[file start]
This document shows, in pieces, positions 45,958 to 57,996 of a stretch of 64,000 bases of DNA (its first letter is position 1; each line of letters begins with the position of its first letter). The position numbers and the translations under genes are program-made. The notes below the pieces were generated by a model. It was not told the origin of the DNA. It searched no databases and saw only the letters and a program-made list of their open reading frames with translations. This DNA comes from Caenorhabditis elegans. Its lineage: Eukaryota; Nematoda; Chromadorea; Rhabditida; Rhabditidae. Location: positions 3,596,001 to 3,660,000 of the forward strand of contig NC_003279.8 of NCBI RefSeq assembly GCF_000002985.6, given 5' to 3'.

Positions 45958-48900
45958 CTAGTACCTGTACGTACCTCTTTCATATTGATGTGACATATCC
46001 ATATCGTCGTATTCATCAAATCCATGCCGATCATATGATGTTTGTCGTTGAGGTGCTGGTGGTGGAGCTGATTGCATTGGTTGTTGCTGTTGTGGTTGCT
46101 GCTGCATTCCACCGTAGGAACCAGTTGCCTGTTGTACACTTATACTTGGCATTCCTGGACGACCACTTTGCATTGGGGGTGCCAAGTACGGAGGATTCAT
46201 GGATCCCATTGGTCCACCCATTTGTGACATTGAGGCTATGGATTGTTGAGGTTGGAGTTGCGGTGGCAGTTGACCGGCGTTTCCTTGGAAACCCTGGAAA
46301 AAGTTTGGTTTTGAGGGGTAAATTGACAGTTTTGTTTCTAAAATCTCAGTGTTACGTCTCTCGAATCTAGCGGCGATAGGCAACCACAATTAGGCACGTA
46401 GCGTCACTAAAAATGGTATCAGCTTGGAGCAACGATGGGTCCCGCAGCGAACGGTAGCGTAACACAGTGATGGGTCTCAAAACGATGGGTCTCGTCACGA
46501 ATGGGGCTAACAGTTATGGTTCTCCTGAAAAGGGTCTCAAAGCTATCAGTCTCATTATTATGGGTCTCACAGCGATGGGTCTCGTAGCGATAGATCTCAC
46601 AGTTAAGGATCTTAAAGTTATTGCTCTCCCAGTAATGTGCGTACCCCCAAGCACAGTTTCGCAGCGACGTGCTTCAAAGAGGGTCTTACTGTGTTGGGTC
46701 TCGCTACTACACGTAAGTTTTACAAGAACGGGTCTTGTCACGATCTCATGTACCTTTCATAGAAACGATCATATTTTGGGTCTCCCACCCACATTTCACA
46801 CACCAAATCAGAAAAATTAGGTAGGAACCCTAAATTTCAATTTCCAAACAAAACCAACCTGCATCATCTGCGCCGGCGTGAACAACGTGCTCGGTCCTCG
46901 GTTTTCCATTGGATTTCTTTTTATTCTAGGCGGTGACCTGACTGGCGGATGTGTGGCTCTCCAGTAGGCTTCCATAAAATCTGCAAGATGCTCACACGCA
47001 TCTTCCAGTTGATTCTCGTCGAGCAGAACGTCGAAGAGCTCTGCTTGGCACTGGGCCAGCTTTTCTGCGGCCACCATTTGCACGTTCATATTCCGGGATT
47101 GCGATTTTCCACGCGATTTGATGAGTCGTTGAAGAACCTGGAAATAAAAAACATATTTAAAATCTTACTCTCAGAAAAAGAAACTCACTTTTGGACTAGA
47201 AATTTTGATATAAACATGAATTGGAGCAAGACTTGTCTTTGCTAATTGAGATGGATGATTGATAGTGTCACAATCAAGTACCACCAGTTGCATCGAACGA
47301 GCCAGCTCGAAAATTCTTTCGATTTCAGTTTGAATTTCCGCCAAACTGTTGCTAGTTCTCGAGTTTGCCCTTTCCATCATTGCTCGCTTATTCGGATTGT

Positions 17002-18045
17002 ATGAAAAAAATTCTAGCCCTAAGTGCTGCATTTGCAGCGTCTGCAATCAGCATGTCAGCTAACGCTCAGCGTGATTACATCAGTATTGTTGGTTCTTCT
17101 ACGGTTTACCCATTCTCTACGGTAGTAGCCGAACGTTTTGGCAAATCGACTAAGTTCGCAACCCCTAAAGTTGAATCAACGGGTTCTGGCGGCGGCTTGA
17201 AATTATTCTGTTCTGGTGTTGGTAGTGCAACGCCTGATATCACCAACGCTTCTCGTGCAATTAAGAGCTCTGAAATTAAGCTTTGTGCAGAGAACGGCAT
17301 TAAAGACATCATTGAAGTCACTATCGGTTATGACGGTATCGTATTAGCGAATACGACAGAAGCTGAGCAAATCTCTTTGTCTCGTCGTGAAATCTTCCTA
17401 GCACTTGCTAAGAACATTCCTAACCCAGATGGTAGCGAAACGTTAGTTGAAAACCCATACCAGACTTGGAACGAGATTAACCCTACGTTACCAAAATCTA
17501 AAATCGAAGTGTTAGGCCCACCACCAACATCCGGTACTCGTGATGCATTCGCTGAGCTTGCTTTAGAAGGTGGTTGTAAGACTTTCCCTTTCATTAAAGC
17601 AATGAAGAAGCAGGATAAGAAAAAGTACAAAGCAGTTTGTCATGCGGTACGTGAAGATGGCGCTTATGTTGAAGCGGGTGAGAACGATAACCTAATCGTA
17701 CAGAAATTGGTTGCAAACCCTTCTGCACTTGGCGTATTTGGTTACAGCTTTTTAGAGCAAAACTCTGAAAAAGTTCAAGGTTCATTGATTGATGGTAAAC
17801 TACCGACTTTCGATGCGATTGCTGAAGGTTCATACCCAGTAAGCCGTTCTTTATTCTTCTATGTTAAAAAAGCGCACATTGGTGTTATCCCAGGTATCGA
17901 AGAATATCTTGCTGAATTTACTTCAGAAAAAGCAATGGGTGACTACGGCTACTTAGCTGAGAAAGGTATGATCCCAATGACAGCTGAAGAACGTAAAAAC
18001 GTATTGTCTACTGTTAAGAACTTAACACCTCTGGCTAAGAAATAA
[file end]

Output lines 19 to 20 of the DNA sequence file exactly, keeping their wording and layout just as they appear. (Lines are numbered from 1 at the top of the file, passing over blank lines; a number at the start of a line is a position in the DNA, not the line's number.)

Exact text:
17002 ATGAAAAAAATTCTAGCCCTAAGTGCTGCATTTGCAGCGTCTGCAATCAGCATGTCAGCTAACGCTCAGCGTGATTACATCAGTATTGTTGGTTCTTCT
17101 ACGGTTTACCCATTCTCTACGGTAGTAGCCGAACGTTTTGGCAAATCGACTAAGTTCGCAACCCCTAAAGTTGAATCAACGGGTTCTGGCGGCGGCTTGA